The ore body was deposited during the Carboniferous period (300–350 Ma) by hydrothermal activities on the sea floor. The river area has a history of mining activity since the Tartessans and the Iberians started mining in 3000 BC, followed by the Phoenicians, Greeks, Romans, Visigoths, and Moors. The Rio Tinto area has been the source of approximately 5,000 years of ore extraction,[6] and chemical refinement primarily for copper, silver and gold, and later for iron, manganese and other minerals.[7] Due to all of the mining activity in the area, the topography has been vastly modified.[6]

After a period of abandonment, the mines were rediscovered in 1556 and the Spanish government began operating them once again in 1724.[7] In 1873, the Rio Tinto Company was formed to operate the mines. In the 19th century mining operations started large-scale mining operations by companies from the United Kingdom. After the peak of production in 1930, production declined and ended in 1986 for copper mining and in 1996 for silver and gold mining.[11] All mining ended in 2001.[citation needed]

Increased copper prices in the 2010s led to efforts by EMED Mining to reopen the mine, but difficulties in acquiring all necessary property rights, environmental concerns, and obtaining regulatory approval delayed reopening. The mine, which employed as many as 20,000 in the past, would employ 350 people during its startup phase. Environmental concerns are centered on disused water reservoirs which might not be able to withstand the stress of renewed waste inputs.[12]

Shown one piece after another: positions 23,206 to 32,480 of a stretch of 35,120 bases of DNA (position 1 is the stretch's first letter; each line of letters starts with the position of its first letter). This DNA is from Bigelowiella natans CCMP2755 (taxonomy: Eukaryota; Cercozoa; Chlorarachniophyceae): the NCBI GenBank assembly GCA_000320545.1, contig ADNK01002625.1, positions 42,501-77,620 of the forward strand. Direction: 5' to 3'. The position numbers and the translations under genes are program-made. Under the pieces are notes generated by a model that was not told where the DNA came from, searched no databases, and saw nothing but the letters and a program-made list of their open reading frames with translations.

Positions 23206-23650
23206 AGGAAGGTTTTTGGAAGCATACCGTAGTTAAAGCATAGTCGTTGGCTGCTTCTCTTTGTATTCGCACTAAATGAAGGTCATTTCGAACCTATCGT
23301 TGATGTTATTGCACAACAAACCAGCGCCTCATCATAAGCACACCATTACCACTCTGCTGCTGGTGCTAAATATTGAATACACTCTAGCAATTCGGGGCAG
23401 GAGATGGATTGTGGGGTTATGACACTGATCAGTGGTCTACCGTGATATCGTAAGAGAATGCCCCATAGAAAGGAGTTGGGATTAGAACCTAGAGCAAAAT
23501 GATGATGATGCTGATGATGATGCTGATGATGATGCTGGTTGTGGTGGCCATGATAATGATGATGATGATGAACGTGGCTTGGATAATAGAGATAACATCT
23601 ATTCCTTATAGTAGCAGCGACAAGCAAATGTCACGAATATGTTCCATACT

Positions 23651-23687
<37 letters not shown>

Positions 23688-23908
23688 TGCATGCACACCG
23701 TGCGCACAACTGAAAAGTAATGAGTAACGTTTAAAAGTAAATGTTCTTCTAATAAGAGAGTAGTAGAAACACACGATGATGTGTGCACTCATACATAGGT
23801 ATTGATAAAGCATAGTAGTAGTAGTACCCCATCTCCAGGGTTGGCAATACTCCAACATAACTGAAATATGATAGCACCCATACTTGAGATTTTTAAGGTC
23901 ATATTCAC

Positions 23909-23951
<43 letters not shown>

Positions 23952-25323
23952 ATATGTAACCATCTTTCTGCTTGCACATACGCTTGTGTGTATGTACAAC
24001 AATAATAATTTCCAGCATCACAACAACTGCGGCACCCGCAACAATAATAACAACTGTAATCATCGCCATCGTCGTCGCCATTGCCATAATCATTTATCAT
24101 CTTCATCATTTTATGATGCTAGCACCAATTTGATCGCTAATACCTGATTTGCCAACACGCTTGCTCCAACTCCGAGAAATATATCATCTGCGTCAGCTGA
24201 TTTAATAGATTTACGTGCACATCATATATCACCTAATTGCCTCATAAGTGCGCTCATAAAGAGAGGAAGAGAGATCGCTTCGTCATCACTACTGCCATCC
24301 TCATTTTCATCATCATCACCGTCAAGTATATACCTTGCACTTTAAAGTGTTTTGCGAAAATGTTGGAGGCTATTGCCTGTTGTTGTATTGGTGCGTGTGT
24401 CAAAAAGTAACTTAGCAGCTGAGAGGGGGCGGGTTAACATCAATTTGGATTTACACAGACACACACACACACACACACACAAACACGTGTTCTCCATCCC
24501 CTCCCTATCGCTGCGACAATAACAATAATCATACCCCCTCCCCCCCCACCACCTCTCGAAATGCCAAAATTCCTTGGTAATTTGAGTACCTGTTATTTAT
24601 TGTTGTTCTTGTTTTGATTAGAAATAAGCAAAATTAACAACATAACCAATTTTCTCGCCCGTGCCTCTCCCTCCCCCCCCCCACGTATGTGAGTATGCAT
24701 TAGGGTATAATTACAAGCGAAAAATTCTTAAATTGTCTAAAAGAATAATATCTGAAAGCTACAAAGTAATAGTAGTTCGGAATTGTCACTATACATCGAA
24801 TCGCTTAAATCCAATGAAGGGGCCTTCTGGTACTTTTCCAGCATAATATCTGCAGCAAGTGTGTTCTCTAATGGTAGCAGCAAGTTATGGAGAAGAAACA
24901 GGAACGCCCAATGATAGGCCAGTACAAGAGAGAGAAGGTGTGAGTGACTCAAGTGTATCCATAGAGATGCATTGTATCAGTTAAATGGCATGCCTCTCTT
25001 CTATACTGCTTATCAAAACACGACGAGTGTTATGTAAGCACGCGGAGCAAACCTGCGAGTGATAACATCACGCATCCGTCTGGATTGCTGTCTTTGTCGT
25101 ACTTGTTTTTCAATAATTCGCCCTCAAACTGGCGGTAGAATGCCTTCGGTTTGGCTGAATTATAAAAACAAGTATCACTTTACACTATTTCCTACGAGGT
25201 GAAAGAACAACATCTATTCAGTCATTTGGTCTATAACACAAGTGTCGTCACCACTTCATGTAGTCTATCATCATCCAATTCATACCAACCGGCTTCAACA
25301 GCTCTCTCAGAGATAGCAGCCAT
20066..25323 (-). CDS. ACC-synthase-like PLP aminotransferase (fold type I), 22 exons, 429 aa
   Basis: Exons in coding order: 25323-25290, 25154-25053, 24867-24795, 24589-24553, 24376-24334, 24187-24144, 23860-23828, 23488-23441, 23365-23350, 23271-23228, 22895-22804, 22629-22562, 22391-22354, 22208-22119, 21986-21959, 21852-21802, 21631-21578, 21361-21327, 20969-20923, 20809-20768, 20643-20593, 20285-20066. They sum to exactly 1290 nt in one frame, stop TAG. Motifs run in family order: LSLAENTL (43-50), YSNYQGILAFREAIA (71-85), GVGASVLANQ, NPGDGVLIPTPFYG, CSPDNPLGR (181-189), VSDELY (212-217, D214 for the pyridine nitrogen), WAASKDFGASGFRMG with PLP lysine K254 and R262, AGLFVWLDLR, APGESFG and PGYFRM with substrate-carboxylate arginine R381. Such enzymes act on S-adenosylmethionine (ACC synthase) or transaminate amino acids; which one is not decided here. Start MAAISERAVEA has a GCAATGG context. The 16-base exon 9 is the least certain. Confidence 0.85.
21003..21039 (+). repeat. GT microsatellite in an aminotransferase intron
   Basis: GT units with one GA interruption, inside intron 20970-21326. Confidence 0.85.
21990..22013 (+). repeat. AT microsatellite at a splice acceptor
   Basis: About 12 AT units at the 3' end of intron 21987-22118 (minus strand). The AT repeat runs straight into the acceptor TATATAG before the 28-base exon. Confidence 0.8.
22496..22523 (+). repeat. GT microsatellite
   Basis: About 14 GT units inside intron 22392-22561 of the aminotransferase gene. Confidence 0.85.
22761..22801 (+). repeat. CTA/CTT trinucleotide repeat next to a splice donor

Controversy on its nature[edit]

Rio Tinto river

Due to the extreme conditions of the river, there is very little in the way of life, with the exception of small amounts of microorganisms, including algae. The presence of anaerobic bacteria in the sediments is thought to contribute somewhat to the river's famously low pH (acidity), that in turn increases the concentration of dissolved heavy metals. The waters from the Rio Tinto, high in metal sulfides, provide an ideal environment for chemolithoautotrophic microorganisms, with the sulfides acting as a food source. The product of metal sulfide metabolism through oxidization is ferric iron and secretion of acidic liquid. The continuation of this process for an extended period of time is thought by some scientists to be responsible for keeping the river's pH between 2 and 2.5 in most areas. Even in the extremely acidic water, both red and green algae have been observed to thrive in relatively high concentrations.[13] Despite algae levels in the Rio Tinto accounting for over half of the total biomass in the river, algae is understood to have minimal effects on the characteristics of the complex ecosystem.[14]